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Short-stay luxury flat complex proposed for historic central Belfast hostel building

By John Mulgrew

Published 05/07/2016

This building on the corner of Howard and Brunswick street has attracted the interest of local developers
This building on the corner of Howard and Brunswick street has attracted the interest of local developers

A new luxury serviced apartment development is being planned for Belfast city centre.

There are now plans to turn the former Presbyterian War Memorial Hostel building in Belfast into a short-stay apartment development.

That would see the upper floors of the seven-storey building located at the corner of Howard Street and Brunswick Street to feature 56 apartments.

Londonderry-based developer the Martin Group is behind the proposed developed — and they are working with Peter Ringland, who runs the Town Square Cafe on Botanic Avenue.

A spokesman for the Martin Group said: “We believe the new serviced accommodation development will offer visitors an enhanced experience and stay in Belfast city centre, and will add to the Linen Quarter.”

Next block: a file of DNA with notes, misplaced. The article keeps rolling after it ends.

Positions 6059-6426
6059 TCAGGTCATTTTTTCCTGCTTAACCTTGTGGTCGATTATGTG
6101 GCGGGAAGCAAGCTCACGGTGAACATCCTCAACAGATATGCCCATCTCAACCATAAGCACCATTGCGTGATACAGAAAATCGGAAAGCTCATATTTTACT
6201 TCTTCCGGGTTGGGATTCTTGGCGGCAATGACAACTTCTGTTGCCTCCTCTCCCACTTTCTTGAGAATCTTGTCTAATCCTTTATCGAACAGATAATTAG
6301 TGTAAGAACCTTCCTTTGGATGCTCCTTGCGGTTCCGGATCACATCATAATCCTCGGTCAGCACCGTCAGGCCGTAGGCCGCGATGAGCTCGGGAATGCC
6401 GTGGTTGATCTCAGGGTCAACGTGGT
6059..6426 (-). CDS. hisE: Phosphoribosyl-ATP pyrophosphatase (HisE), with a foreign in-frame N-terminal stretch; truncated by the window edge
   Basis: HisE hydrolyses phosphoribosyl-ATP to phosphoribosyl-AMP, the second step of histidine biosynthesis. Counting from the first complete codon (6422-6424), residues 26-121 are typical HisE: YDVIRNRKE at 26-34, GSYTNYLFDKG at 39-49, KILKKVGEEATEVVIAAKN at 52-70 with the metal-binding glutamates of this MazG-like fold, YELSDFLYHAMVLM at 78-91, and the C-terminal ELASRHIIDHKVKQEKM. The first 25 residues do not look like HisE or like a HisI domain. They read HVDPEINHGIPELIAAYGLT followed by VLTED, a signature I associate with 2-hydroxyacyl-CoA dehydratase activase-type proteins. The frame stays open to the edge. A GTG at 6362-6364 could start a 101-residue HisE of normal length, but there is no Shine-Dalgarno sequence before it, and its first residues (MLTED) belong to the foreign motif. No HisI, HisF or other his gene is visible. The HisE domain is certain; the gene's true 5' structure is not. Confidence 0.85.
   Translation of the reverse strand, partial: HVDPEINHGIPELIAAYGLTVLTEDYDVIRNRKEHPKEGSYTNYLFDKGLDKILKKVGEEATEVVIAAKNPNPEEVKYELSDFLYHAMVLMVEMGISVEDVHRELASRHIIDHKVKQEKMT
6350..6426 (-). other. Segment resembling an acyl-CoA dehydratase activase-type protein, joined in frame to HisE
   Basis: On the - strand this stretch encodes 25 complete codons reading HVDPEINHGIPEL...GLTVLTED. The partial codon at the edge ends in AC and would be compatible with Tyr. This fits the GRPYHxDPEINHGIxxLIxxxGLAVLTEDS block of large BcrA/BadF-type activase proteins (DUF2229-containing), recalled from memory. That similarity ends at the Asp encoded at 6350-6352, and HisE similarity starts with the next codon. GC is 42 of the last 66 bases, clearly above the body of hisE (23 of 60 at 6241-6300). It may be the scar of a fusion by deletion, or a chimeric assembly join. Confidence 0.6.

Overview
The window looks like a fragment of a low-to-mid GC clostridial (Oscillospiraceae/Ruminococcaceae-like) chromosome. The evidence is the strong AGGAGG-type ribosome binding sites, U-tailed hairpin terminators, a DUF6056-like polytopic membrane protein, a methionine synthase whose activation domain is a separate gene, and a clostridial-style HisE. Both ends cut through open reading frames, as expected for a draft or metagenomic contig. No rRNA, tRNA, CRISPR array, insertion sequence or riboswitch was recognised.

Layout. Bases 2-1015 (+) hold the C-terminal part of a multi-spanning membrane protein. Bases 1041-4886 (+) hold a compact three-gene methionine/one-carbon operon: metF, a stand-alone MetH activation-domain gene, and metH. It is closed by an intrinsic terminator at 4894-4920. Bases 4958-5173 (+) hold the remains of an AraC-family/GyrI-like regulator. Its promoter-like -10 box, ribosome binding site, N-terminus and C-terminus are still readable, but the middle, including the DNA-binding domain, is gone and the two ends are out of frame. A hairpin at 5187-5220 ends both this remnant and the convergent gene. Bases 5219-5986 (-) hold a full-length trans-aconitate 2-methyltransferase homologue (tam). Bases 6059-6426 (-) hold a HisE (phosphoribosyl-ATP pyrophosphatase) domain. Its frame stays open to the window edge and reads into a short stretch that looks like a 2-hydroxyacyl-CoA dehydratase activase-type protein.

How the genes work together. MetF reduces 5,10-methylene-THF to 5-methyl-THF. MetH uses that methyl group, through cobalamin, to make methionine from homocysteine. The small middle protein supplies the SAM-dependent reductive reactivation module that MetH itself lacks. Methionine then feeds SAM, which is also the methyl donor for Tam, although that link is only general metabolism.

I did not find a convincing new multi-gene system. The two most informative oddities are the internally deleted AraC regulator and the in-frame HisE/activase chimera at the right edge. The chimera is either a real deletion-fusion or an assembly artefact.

The building dates back to 1923 and was occupied by the Presbyterian War Memorial Hostel until the early 1970s. The hostel was extended in 1963 with the construction of Brunswick House, on an adjacent site at Brunswick Street, formerly a linen warehouse.

Both buildings has previously been bought by developer Frank Boyd’s Killultagh Estates for just under £2.5m.

Londonderry-based MKA Planning has submitted a design statement for the development.

It says the plans are for a “sympathetic conversion of the upper floors of the building”, which were previously used as offices.

“This proposal is perfect for short-stay, business trips, visitor vacations or short-term lets,” it says.

And it says the re-use of the building as short-stay apartments is going to “extend the life and vitality of the centre by creating ‘after hours’ activity and help create a 24/7 busy atmosphere in the heart of the city”.

The Martin Group is also working on an office development in Lombard Street in the city centre.

Belfast Telegraph

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